Police draft budget cuts

CITY HALL — The Burbank Police Department on Tuesday proposed $1.87 million in budget cuts, which include suspending its helicopter program, eliminating positions and reducing animal shelter hours.

The proposals, whose savings range from $1.1 million to $65,000 each, include suspending the joint air support program with Glendale and eliminating two school resource officers and one parking control officer. They also call for slashing two animal control officers and one kennel attendant while curtailing the shelter’s hours Wednesday through Saturday.

City officials are working to close a $5.8-million budget shortfall though business-process improvements, service-level reductions, fee increases and money that’s been set aside from better years.

Police Chief Scott LaChasse proposed to fund the $1.1-million joint helicopter program for one year through city reserves. Under the agreement, Burbank must give a one-year notice to Glendale before withdrawing from the helicopter program.

“[It’s] an asset where the city has not received its due return on investment,” LaChasse said.

Citywide, suggested cuts include freezing three firefighter positions, reducing library hours on weeknights and Saturdays and slashing Got Wheels!, a bus service dedicated to youth aged 10 to 18.

“I think people are looking at those though a much different lens with such a high unemployment rate,” City Manager Mike Flad told the City Council.

Rather than having one officer assigned to each high school and middle school, LaChasse’s proposed budget would retain one officer at each Burbank and Burroughs high schools, but assign a single officer to the three middle school campuses. And reductions to the animal shelter hours could result in a dramatic reduction in the number of pets housed there, he said.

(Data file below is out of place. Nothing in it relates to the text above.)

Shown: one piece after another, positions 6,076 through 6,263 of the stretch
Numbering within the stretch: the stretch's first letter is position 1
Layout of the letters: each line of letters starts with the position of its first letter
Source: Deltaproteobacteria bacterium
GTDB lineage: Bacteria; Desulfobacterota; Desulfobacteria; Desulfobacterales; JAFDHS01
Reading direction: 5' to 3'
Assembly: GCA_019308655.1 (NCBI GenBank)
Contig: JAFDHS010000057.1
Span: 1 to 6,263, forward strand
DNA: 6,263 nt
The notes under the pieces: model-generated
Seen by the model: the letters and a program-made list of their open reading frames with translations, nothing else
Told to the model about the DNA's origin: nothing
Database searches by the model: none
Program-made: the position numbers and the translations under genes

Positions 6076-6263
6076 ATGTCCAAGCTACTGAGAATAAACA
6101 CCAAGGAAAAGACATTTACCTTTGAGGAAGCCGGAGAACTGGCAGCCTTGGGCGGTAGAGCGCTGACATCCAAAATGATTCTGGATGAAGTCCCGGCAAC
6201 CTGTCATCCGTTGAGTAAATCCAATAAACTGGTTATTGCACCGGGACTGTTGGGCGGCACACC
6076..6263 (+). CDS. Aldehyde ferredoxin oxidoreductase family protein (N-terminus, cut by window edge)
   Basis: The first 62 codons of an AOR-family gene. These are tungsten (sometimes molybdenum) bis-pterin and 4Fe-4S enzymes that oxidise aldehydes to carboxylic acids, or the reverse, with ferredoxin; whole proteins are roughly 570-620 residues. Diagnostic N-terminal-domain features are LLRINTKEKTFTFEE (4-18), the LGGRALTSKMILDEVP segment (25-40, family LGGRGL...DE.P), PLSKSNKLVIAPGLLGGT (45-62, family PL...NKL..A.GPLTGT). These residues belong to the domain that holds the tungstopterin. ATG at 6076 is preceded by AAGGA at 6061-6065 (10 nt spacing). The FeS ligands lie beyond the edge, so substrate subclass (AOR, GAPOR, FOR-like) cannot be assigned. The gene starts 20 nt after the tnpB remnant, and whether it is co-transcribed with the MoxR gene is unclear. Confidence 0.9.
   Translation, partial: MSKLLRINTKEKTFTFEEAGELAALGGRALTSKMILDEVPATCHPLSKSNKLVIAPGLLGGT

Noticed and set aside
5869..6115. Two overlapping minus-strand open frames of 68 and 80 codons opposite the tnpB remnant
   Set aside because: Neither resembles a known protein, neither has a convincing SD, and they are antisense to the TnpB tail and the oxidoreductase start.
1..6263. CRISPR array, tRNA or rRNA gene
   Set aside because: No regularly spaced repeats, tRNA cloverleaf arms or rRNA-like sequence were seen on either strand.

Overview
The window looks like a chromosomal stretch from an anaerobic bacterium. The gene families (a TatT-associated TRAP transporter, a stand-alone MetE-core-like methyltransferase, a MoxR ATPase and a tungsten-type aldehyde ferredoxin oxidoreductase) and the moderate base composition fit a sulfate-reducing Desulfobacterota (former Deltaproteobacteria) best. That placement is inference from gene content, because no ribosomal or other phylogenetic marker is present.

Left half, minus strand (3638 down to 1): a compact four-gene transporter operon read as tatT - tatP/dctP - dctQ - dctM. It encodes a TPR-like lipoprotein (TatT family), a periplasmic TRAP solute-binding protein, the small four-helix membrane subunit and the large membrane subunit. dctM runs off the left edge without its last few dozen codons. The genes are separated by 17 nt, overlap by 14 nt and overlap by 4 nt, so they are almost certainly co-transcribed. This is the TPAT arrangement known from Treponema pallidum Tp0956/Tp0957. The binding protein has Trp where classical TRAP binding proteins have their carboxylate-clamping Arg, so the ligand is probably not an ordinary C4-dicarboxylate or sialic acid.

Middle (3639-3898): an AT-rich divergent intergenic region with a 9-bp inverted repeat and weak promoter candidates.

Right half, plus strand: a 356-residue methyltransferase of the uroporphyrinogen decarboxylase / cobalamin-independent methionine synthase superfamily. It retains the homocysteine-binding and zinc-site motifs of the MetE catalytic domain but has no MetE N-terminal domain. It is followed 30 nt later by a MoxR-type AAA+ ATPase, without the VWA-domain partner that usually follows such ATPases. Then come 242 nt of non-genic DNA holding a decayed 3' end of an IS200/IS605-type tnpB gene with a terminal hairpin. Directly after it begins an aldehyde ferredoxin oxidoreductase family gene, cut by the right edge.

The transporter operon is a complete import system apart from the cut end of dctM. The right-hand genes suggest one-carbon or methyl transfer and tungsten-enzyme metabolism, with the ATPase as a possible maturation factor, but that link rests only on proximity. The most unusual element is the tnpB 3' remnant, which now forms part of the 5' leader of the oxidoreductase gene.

In addition to the cuts, LaChasse has requested an increase in some areas, including $239,500 to cover arrestee medical services and $217,852 to reinstate a police captain position.

The chief has also proposed a number of fee increases, including bumping parking citations by $5, and increasing animal adoption fees by $20. A new single-day filming permit would cost $150.

LaChasse has the option to promote a captain from within or hire from the outside, as the city did for Deputy Chief Tom Angel, a retired chief from Los Angeles County Sheriff’s Department, and Capt. Mike Albanese, a retired lieutenant from the Los Angeles Police Department.

“It would be a fully funded position, which I think is necessary right now with the administrative items that we need to address,” LaChasse said. “We need a person of a high caliber at that rank level of the organization to make things happen.”

City Atty. Dennis Barlow is requesting $294,169 to fund an additional in-house attorney and legal assistant, a position necessary because of the Police Department morass. Outside attorneys bill the city $250 to $300 per hour, versus the $100 an hour, including city benefits, that would be paid to the employee.

“We’re suggesting that the city could save a substantial amount of money bringing in another attorney and a support legal secretary to handle some of the current cases as well as some of the ones that we are expecting,” Barlow said.

The city attorney’s office is also requesting $2,500 after seeing a significant increase in motions filed by criminal defense attorneys to have the court examine an officer’s personnel record to determine whether anything could make their court testimony untrustworthy.

While the office used to get six or seven of the motions a month, it now sees upward of 10 per week, Barlow said.


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